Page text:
requires plugins, you can let users know that via the X-UA-Compatible meta
element, which will prompt them to switch to Desktop Mode.

<meta http-equiv="X-UA-Compatible" content="requiresActiveX=true">

Here's what it looks like alongside H5BP's default X-UA-Compatible values:

<meta http-equiv="X-UA-Compatible" content="IE=edge,requiresActiveX=true">

You can find more information in Microsoft's IEBlog post about prompting for
plugin use in IE10 Metro

IE Pinned Sites (IE9+)

Enabling your application for pinning will allow IE9 users to add it to their
Windows Taskbar and Start Menu. This comes with a range of new tools that you
can easily configure with the elements below. See more documentation on IE9
Pinned Sites

Name the Pinned Site for Windows

Without this rule, Windows will use the page title as the name for your

<meta name="application-name" content="Sample Title">

Give your Pinned Site a tooltip

You know — a tooltip. A little textbox that appears when the user holds their
mouse over your Pinned Site's icon.

<meta name="msapplication-tooltip" content="A description of what this site does.">

Set a default page for your Pinned Site

If the site should go to a specific URL when it is pinned (such as the
homepage), enter it here. One idea is to send it to a special URL so you can
track the number of pinned users, like so:

<meta name="msapplication-starturl" content="">

Recolor IE's controls manually for a Pinned Site

IE9+ will automatically use the overall color of your Pinned Site's favicon to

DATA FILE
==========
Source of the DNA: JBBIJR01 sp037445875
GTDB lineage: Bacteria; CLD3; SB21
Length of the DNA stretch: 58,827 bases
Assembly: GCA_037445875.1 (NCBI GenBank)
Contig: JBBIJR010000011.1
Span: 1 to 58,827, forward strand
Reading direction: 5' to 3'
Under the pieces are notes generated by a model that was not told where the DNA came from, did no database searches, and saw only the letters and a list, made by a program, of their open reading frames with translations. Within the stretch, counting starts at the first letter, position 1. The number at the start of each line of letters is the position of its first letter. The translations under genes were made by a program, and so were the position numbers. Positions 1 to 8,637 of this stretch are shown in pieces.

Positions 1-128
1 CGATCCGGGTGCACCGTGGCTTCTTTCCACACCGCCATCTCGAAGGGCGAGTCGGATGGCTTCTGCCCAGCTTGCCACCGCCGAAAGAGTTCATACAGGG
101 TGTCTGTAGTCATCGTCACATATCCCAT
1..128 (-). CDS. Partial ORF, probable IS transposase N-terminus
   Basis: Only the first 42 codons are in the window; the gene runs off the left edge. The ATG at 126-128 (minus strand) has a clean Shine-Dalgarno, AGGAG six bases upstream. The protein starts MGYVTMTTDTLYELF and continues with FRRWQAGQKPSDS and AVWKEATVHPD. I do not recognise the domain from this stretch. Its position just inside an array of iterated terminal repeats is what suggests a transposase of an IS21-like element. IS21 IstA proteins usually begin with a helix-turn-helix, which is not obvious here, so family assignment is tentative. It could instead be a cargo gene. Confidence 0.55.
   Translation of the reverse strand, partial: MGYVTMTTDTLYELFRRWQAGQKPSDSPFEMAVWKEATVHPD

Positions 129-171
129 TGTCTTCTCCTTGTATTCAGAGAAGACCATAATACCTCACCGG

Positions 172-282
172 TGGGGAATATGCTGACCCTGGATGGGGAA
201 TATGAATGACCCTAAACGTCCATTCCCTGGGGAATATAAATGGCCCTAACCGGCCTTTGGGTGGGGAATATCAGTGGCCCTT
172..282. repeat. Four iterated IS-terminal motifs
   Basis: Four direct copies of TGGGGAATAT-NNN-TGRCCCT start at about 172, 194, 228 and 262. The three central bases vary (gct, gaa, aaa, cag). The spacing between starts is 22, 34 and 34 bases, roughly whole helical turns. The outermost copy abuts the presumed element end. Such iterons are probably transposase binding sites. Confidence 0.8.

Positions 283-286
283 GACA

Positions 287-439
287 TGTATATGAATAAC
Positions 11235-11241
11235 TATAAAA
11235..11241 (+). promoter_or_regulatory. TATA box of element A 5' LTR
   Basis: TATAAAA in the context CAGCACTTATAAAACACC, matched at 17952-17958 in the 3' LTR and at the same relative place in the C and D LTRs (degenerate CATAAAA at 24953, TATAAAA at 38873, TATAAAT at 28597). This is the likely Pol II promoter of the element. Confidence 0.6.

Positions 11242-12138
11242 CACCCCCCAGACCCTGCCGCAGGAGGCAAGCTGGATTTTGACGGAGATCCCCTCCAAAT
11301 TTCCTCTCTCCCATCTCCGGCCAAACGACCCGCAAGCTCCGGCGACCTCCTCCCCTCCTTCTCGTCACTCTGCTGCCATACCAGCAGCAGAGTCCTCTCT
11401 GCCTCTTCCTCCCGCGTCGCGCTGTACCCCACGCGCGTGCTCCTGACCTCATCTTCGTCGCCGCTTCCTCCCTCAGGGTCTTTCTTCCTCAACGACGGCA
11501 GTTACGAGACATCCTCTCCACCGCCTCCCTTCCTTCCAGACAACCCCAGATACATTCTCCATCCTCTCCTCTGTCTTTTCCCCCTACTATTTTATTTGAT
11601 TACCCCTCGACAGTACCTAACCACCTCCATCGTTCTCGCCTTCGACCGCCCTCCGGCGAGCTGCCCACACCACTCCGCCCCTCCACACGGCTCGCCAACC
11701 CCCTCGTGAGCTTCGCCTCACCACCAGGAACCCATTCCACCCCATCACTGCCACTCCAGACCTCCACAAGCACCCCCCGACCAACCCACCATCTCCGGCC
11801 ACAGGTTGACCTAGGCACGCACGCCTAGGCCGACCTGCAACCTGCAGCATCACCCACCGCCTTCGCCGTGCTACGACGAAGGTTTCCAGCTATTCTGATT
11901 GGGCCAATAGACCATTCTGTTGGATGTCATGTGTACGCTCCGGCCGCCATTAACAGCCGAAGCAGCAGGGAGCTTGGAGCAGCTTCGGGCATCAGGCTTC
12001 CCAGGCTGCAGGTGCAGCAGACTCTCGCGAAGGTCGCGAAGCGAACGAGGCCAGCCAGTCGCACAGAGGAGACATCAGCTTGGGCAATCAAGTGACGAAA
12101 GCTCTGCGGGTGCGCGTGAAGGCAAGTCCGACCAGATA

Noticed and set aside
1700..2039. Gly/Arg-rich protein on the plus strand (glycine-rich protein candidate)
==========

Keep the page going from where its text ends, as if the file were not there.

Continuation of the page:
shade its browser buttons. UNLESS you give it another color here. Only use
named colors (red) or hex colors (#ff0000).

<meta name="msapplication-navbutton-color" content="#ff0000">

Manually set the window size of a Pinned Site

If the site should open at a certain window size once pinned, you can specify
the dimensions here. It only supports static pixel dimensions. 800x600

<meta name="msapplication-window" content="width=800;height=600">

Jump List “Tasks” for Pinned Sites

Add Jump List Tasks that will appear when the Pinned Site's icon gets a
right-click. Each Task goes to the specified URL, and gets its own mini icon
(essentially a favicon, a 16x16 .ICO). You can add as many of these as you

<meta name="msapplication-task" content="name=Task 1;action-uri=http://host/Page1.html;icon-uri=http://host/icon1.ico">
<meta name="msapplication-task" content="name=Task 2;action-uri=;icon-uri=http://host/icon2.ico">

(Windows 8) High quality visuals for Pinned Sites

Windows 8 adds the ability for you to provide a PNG tile image and specify the
tile's background color. Full details on the IE

(Windows 8) Badges for Pinned Sites

IE10 will poll an XML document for badge information to display on your app's
tile in the Start screen. The user will be able to receive these badge updates